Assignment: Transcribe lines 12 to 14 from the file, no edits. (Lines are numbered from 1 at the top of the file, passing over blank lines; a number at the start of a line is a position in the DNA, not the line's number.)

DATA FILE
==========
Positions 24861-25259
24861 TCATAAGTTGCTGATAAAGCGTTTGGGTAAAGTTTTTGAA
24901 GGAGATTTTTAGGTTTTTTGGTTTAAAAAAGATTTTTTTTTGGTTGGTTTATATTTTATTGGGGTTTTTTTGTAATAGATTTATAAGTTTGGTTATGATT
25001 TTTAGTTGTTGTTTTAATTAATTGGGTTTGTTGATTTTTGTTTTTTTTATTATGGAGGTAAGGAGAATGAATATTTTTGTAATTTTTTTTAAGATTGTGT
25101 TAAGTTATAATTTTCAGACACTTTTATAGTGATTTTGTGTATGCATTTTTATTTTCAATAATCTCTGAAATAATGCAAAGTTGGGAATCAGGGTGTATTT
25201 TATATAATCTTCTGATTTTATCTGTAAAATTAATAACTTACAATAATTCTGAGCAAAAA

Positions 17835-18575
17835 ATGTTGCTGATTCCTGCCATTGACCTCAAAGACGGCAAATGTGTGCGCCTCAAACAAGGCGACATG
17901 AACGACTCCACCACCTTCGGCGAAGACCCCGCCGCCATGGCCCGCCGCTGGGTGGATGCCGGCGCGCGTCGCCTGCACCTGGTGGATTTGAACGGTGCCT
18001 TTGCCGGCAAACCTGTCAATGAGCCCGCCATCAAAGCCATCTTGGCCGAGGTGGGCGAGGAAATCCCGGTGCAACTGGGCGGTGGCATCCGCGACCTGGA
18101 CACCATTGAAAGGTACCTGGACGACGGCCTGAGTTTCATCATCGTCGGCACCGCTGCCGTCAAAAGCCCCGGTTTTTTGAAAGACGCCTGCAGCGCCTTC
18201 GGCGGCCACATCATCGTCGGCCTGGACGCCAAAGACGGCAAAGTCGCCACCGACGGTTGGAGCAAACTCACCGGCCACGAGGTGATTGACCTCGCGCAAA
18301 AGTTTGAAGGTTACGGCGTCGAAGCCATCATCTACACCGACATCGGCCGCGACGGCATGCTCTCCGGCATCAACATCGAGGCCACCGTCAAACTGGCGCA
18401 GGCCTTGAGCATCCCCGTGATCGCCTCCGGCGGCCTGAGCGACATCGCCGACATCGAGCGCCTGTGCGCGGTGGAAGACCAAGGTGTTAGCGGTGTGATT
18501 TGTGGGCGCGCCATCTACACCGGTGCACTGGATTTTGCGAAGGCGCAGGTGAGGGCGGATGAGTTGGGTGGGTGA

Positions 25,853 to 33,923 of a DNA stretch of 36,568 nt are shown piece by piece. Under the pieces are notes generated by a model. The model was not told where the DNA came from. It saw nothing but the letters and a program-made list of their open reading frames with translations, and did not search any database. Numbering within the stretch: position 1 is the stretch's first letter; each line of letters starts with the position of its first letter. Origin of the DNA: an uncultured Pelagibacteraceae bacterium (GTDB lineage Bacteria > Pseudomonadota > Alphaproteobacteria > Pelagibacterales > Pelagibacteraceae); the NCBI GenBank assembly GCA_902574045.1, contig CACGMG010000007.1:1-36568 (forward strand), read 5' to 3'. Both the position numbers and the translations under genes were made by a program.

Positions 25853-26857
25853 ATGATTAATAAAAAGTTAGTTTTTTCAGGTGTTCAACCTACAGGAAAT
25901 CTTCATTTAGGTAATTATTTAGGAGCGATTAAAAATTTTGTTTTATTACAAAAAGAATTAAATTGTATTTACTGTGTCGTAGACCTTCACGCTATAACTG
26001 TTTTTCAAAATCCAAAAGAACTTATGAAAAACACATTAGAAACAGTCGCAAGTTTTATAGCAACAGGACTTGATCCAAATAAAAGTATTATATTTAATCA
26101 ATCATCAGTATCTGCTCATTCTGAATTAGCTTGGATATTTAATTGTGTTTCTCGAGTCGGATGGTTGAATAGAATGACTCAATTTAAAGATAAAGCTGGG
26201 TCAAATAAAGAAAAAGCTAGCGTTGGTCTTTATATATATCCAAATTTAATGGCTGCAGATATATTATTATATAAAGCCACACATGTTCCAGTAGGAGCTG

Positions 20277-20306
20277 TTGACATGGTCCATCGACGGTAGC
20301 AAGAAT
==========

18201 GGCGGCCACATCATCGTCGGCCTGGACGCCAAAGACGGCAAAGTCGCCACCGACGGTTGGAGCAAACTCACCGGCCACGAGGTGATTGACCTCGCGCAAA
18301 AGTTTGAAGGTTACGGCGTCGAAGCCATCATCTACACCGACATCGGCCGCGACGGCATGCTCTCCGGCATCAACATCGAGGCCACCGTCAAACTGGCGCA
18401 GGCCTTGAGCATCCCCGTGATCGCCTCCGGCGGCCTGAGCGACATCGCCGACATCGAGCGCCTGTGCGCGGTGGAAGACCAAGGTGTTAGCGGTGTGATT